“Right now, everybody who lives and works on Block Island is so busy they can’t think straight,” MacMullen said.
But the significance that Block Island, with just 1,000 year-round residents the smallest town in Rhode Island, which is the smallest state in the nation, is on track to be the first community in the nation with an offshore wind farm will start to sink in once summer’s over, she believes.
“It’ll be really exciting to be the first in the nation,” she said.
Mark Emmanuelle, a town councilor who drives a cab on the island, said visitors are already asking him to take them to the best vantage point for seeing the wind farm.
“I’m excited about it,” said Emmanuelle, a resident since 1979. “Finally, we’re taking a baby step toward getting off our addiction to fossil fuels.”
The project will bring some new challenges for the council and the island, he added.
Yet to be decided are how new Internet service coming through the fiber optic cable will be managed, and how the Block Island Power Co. will convert from a power generator to a power distributor.
Decisions about maintaining one or more of the diesel generators as a backup power supply also remain.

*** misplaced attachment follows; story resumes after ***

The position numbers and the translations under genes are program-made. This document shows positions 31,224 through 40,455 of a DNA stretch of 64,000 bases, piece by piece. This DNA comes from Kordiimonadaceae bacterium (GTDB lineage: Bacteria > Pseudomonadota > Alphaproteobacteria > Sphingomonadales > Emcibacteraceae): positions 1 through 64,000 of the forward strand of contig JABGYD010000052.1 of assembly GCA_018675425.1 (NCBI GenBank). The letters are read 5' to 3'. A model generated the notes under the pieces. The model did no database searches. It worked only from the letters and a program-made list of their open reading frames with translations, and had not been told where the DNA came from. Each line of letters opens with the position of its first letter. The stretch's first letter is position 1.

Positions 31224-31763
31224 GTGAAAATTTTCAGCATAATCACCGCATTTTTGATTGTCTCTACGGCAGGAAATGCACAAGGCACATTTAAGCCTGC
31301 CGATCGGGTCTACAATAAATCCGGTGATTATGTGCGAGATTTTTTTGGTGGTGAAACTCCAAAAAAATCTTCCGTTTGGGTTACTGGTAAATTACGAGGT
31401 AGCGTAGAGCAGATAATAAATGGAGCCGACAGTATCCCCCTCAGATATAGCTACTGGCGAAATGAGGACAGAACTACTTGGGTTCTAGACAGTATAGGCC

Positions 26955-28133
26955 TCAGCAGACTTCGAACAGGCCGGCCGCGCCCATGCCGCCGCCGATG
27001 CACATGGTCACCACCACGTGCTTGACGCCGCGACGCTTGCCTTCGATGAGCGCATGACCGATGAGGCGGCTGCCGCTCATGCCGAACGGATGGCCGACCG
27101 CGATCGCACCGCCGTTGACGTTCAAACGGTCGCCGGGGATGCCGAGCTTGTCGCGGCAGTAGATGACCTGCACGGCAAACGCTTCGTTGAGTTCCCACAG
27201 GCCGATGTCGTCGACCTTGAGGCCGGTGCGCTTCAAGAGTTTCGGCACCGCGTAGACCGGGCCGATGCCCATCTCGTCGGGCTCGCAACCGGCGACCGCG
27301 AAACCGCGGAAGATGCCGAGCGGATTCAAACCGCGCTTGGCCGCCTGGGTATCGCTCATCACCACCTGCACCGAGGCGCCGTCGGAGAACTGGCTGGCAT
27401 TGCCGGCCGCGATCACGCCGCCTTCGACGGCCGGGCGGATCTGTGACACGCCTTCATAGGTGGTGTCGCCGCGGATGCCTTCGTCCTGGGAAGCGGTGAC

“These are just growing pains,” he said.
One of the most positive aspects of the Deepwater project that he believes has often been overlooked is that the company’s agreement with the state calls for the turbines to be decommissioned and dismantled after 20 years.
The island, however, would keep the power cable and fiber optic connection to the mainland.
By that time, he believes, new sources of renewable energy will be available to replace what was being generated by the five turbines.
The head of the town council is Ken Lacoste, who holds the title of first warden. Owner of a bicycle and moped rental business, he said he became a supporter of the wind farm after “reading all the information from the protagonists and the supporters.”
He looks forward to lower food costs, lower household utility bills, better Internet service and the satisfaction of living on a “greener” island.
If there are harmful impacts such as lower property values for some who lose their pristine view, “I wouldn’t ignore that,” he said.
“But at some point, there’s a price to pay for progress,” he said. “Here on Block Island, we get to live on an island that’s 43 to 44 percent conservation land, and then we’re overrun with tourists for 2 1/2 months. That’s the tradeoff.”